Only with the presidency of Ronald Reagan did a Lucas-like reconstitution of the war story truly begin at the governmental level. The new president defined the Soviet Union in Star Wars-like terms as an ‘evil empire,’ while the Army began advertising for recruits on TV by displaying spacy weaponry and extolling the pleasures of being ‘out there’ in search of ‘the bad guys.’ In Nicaragua, Angola, Afghanistan, and elsewhere, the Reagan administration managed to portray the forces it supported as outnumbered ‘freedom fighters’ struggling to roll back an overwhelming tide of imperial evil. This time, we would do the hitting and running, and yet we — or our surrogates — would retain the high-tech weaponry: mines for their harbors and Stinger missiles for their helicopters.
Meanwhile, planners discovered in an intervention in Grenada that, with the right media controls in place and speed, you could produce the equivalent of an outer space war fantasy here on Earth. No wonder that a group of junior officers at the Army Command and General Staff College at Fort Leavenworth responsible for aspects of the ground campaign used against Iraq in 1991 would be nicknamed the Jedi Knights."
So in a matter of two or three years, about 150,000 people were killed in a war that was being waged primarily by US-backed war criminals. Less than half that many have been killed in the same amount of time in Syria.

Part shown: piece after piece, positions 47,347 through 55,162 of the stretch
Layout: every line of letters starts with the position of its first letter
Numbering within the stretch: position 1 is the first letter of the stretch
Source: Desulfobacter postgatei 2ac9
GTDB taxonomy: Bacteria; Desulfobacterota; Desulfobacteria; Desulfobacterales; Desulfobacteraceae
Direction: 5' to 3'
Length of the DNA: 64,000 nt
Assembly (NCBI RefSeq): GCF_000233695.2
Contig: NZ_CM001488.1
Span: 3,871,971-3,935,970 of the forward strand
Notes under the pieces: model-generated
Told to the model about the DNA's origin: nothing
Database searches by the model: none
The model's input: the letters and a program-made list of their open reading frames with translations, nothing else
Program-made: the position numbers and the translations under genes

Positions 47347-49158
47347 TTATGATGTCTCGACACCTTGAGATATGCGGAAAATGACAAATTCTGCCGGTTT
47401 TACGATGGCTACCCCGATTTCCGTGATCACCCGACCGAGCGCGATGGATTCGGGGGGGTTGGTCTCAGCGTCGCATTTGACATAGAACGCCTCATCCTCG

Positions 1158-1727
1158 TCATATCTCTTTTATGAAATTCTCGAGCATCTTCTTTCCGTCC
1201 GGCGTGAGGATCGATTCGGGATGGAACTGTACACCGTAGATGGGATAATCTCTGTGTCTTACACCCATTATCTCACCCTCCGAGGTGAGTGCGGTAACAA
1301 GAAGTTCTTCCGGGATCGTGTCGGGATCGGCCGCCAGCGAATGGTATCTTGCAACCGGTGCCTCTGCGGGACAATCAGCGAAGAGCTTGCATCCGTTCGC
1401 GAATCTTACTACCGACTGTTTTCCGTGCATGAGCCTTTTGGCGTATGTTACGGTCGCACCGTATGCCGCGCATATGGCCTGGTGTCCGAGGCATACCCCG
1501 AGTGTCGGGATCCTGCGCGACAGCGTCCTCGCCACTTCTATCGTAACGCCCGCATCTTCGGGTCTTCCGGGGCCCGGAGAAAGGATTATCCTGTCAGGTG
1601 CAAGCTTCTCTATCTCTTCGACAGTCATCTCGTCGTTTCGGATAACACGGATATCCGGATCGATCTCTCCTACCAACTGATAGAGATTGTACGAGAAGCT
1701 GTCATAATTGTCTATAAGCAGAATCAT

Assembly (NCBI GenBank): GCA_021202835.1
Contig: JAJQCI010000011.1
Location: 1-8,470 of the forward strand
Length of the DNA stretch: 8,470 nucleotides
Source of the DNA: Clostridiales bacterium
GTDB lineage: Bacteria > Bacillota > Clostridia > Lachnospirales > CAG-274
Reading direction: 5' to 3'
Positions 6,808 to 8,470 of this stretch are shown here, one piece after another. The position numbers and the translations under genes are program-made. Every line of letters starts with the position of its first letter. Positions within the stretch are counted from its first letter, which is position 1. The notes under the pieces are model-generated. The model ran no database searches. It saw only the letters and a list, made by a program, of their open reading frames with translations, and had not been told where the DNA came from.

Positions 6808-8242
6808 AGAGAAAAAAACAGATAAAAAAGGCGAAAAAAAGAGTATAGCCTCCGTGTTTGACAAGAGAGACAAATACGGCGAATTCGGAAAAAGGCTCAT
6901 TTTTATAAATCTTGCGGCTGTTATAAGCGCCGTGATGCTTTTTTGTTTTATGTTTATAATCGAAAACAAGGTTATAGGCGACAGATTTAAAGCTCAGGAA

Why weren’t war hawks in Washington calling for the US to militarily intervene to unseat the Guatemalan regime in 1983? Better yet, why wasn’t anybody blaming the Reagan administration for paling around with blood-soaked dictators of exactly the type McCain, Boot, and Diehl now accuse Assad of being? Or better still, why isn’t anyone calling for accountability for the still-living Reagan administration policymakers, say Elliot Abrams, who insisted on maintaining US support for people like Rios Montt?
It’s hard to come to any other conclusion: interventionists in Washington who couch their arguments for military action in humanitarian terms are simply not using human suffering and death counts as a criteria for US intervention. Instead, they conveniently exploit instances of conflict and human suffering when it occurs in countries that they’ve long desired to intervene in anyways."
President Obama on Tuesday forcefully rebuked Republicans on the presidential campaign trail and in Congress for “beating the drums of war” in criticizing his efforts to find a diplomatic solution to the crisis over Iran’s nuclear program, underscoring how squarely the national security issue had entered the election-year debate.
Mr. Obama’s comments, in which he suggested without naming Iraq that the United States had only recently gone to war “wrapped up in politics,” came in a televised news conference. The White House scheduled it on a day when leading Republicans were addressing an influential pro-Israel lobbying group, the American Israel Public Affairs Committee, known as Aipac, at its annual conference.
There, the two leading Republican presidential candidates, Rick Santorum and Mitt Romney, assailed Mr. Obama’s foreign policy as ineffective and weak in their appeals to the group. The Senate Republican leader, Mitch McConnell of Kentucky, called for Congress to authorize the use of force against Iran.
The president was withering in his retort. “Those folks don’t have a lot of responsibilities,” Mr. Obama said. “They’re not commander in chief. When I see the casualness with which some of these folks talk about war, I’m reminded of the costs involved in war” — for those who go into combat, for national security and for the economy. “This is not a game,” he added. “And there’s nothing casual about it.”
“If some of these folks think that it’s time to launch a war, they should say so, and they should explain to the American people exactly why they would do that and what the consequences would be,” he said."